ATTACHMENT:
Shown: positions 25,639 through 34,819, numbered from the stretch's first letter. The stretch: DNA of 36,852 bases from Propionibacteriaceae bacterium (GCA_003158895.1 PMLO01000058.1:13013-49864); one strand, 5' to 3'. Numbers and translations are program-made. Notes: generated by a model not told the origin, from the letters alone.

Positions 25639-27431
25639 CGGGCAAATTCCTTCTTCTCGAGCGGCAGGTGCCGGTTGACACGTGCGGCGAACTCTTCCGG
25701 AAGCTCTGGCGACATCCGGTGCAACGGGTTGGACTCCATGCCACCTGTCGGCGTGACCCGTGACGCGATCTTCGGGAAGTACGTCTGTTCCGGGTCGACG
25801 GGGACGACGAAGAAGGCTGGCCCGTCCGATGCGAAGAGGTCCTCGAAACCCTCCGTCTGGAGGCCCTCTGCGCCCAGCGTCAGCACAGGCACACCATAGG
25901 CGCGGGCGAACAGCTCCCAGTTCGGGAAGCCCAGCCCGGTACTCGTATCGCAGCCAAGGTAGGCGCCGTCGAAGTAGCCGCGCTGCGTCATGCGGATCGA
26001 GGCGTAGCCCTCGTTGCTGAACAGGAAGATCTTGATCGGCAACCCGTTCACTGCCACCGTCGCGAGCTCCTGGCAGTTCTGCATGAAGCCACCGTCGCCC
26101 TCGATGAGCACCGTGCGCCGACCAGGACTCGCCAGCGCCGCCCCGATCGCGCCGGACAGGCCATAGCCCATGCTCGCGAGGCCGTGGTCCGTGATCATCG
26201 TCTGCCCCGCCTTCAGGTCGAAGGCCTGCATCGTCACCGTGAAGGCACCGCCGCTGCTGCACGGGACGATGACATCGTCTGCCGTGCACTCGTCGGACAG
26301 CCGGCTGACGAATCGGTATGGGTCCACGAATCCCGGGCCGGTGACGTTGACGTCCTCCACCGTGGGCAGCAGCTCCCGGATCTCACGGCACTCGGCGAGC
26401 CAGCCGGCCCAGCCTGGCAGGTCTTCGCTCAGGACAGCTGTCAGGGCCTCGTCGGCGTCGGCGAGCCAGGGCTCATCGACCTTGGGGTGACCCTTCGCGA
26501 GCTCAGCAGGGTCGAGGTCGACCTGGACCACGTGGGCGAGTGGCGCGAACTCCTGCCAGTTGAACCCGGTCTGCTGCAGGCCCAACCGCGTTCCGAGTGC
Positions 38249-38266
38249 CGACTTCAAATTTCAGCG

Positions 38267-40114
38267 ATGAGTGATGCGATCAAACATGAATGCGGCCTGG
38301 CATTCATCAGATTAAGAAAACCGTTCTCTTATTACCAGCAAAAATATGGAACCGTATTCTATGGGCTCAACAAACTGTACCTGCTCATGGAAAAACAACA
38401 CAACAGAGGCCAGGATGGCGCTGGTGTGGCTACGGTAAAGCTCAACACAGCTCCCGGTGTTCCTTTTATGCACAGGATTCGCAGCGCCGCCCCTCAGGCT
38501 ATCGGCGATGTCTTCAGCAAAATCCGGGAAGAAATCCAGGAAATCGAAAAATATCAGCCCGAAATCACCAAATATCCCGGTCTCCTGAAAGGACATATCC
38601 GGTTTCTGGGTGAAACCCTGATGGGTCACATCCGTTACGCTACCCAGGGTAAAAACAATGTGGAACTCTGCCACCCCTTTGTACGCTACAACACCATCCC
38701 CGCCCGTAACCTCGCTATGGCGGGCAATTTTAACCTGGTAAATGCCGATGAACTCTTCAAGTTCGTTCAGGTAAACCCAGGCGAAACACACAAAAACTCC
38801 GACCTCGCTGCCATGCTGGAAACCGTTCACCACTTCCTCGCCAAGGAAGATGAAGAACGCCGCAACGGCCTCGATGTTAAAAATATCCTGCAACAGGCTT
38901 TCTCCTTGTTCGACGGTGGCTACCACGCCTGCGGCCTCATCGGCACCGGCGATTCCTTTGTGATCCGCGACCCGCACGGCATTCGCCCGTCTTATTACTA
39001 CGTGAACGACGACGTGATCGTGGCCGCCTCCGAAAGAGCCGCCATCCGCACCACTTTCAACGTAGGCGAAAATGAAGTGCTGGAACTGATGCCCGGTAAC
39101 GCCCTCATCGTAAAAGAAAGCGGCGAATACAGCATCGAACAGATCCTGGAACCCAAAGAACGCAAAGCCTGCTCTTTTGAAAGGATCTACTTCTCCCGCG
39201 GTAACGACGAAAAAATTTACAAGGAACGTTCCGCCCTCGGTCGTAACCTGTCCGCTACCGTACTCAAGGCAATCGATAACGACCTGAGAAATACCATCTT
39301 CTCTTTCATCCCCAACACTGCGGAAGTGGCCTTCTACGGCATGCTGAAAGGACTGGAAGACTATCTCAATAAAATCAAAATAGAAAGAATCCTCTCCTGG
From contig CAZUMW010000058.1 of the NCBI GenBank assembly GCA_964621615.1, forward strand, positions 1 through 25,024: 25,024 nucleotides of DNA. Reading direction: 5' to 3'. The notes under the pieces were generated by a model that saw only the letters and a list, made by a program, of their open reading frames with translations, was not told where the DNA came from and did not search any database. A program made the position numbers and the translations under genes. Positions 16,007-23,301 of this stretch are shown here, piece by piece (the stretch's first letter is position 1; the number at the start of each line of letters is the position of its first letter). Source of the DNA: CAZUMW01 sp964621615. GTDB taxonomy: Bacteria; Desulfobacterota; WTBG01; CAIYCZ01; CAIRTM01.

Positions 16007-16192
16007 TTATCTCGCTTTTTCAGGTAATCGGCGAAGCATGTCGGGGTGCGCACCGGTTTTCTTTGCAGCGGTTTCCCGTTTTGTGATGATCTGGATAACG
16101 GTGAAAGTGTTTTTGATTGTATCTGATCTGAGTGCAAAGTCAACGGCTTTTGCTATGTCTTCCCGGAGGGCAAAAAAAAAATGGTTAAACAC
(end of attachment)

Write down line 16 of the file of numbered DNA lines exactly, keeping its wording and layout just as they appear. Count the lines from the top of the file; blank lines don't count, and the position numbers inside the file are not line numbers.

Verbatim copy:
38267 ATGAGTGATGCGATCAAACATGAATGCGGCCTGG